“Ice loss in Antarctica increased by 75 percent in the last 10 years due to a speed-up in the flow of its glaciers and is now nearly as great as that observed in Greenland, according to a new, comprehensive study by NASA and university scientists.”
305 tornados hit the U.S. between April 25 and 28, making it the largest outbreak in history. “The previous tornado outbreak record was set in 1974 from April 3 to 4, when 148 tornadoes were recorded. In April of this year, the NOAA estimated that there were more than 600 tornadoes, shattering the monthly record from May 2003 when there were 542. Additionally, there have been an estimated 327 deaths resulting from tornadoes this year, making it the third deadliest tornado outbreak on record.”
“Meteorologists from AccuWeather predict that water levels along the Mississippi River from southern Illinois and southeastern Missouri to western Tennessee and Northeast Kansas are likely to be higher than the previous flood levels set in 1937.”
What do these reports have to do with relative strength analysis?
Potentially plenty if at some point in the future the U.S. political process links the need for tax reform with issues of climate change and energy independence.
In such a scenario a perceived benefit could emerge for taxing “unsustainability” as a path that can shift the current tax policy’s heavy emphasis upon taxing income (productive use of human and financial capital) onto the taxing of consumption (a depleting and emitting activity). This path also solves the question of what consumption to tax? The answer is to tax the type of consumption that is creating externality costs like health care costs tied to pollution or the cost to protect foreign oil fields.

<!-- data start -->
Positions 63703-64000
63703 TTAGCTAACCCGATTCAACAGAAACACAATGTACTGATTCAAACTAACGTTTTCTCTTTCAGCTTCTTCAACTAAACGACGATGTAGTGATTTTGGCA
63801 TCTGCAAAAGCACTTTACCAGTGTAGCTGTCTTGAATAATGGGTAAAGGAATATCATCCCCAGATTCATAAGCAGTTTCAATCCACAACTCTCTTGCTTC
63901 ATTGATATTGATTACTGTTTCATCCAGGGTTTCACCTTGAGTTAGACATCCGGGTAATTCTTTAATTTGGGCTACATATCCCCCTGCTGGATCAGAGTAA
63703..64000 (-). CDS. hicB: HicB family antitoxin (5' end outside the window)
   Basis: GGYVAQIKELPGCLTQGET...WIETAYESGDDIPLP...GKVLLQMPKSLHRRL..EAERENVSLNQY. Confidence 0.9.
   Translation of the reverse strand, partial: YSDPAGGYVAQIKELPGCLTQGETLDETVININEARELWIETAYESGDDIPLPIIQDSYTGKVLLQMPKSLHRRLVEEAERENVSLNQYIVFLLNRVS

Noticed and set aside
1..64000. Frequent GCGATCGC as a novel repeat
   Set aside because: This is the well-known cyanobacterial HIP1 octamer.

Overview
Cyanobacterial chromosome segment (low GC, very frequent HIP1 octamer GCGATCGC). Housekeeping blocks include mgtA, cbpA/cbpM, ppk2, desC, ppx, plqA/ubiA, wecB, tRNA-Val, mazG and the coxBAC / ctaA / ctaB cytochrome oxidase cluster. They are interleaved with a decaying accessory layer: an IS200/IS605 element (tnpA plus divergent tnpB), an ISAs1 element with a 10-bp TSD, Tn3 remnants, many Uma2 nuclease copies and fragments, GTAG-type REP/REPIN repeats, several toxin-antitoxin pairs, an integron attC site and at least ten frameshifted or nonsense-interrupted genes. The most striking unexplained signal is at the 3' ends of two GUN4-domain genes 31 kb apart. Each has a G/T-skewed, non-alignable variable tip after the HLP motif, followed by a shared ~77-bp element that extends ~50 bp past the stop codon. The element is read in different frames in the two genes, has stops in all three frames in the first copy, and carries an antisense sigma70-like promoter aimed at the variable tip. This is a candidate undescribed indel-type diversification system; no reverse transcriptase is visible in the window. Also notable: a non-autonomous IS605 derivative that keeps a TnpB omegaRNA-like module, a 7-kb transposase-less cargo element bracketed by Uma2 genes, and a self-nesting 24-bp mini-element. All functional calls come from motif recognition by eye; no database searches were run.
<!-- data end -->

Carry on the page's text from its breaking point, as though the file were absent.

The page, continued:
This scenario also offers a path for defining the size of the tax. Credible third parties including the CDC have calculated the health care costs tied to pollution. The military has calculated the costs created from our dependence upon foreign oil. And the insurance industry has posted estimates of the cost created by climate change. The combined totals are hundreds of billions of dollars annually. This size that could be attractive to a Congress seeking to reduce a similarly sized national annual deficit.
It also creates a potentially compelling political symmetry of taxing those who are creating the externality costs.
Such a scenario holds the potential for a sea-change in relative strength between unsustainability and sustainability.
Here’s a telling quote:
“The EPA’s rules to regulate CO2, which went into effect January 2nd (2011) will affect many American balance sheets. If companies wake up one day to find it costs $15 to emit a ton of CO2, a financial analyst considering ExxonMobil would see it emitted 128 million metric tons in 2009. That adds nearly $20 billion to the oil giant’s operating costs…”Curtis Ravenel, Bloomberg’s Sustainability Director
Bill Roth is the founder of Earth 2017, a website that posts blogs and tweets on the emerging smart, healthy and green $10 trillion global annual revenue sustainable economy. His book, The Secret Green Sauce, profiles best practices of businesses making money going green.